Kant’s Hospitality Right Then and Now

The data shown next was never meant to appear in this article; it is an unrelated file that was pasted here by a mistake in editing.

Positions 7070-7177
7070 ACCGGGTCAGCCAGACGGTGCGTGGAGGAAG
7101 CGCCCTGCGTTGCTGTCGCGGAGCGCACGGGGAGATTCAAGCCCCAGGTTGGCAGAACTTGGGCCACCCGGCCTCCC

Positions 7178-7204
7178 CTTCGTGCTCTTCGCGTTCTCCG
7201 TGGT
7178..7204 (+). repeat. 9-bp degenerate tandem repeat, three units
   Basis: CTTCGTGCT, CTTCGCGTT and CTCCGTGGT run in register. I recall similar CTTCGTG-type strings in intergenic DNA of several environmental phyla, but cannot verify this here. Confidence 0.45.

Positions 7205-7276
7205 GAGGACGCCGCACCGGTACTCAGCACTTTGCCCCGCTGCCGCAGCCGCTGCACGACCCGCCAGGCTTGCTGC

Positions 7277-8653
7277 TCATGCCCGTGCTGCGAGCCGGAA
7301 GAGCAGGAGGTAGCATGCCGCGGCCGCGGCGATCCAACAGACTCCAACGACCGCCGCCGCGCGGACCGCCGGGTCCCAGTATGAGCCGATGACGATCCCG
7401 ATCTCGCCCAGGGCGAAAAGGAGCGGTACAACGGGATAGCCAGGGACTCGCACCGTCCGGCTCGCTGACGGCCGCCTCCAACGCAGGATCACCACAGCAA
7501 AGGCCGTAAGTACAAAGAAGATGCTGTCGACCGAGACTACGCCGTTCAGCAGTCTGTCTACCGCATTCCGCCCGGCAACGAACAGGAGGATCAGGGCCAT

This chapter considers Kant’s reformulation of natural law theory’s traditional hospitality right in the context of contemporary colonial legacies. Kant’s critical hospitality right is increasingly interpreted as a right of communicative contact between culturally distant strangers. But what, more concretely, does such a communicative right imply in the current, self-proclaimed cosmopolitan context? While the abiding legacies of colonial mentality—of ‘thinking like a colonial subject’—continue to bedevil modern African political thought, the converse Western problem of continuing to ‘think like a colonial master’ goes largely unnoticed. The authors argue that the intellectual legacies of colonial mentality must be tackled from both perspectives. Kant’s hospitality right—conscientiously reformulated in the light of colonial abuse of traditional hospitality rights—offers a neglected philosophical resource through which Western thinkers may be enabled both to acknowledge and appropriately to respond to the abiding legacies of ‘colonial mentality’ in current global theorizing.
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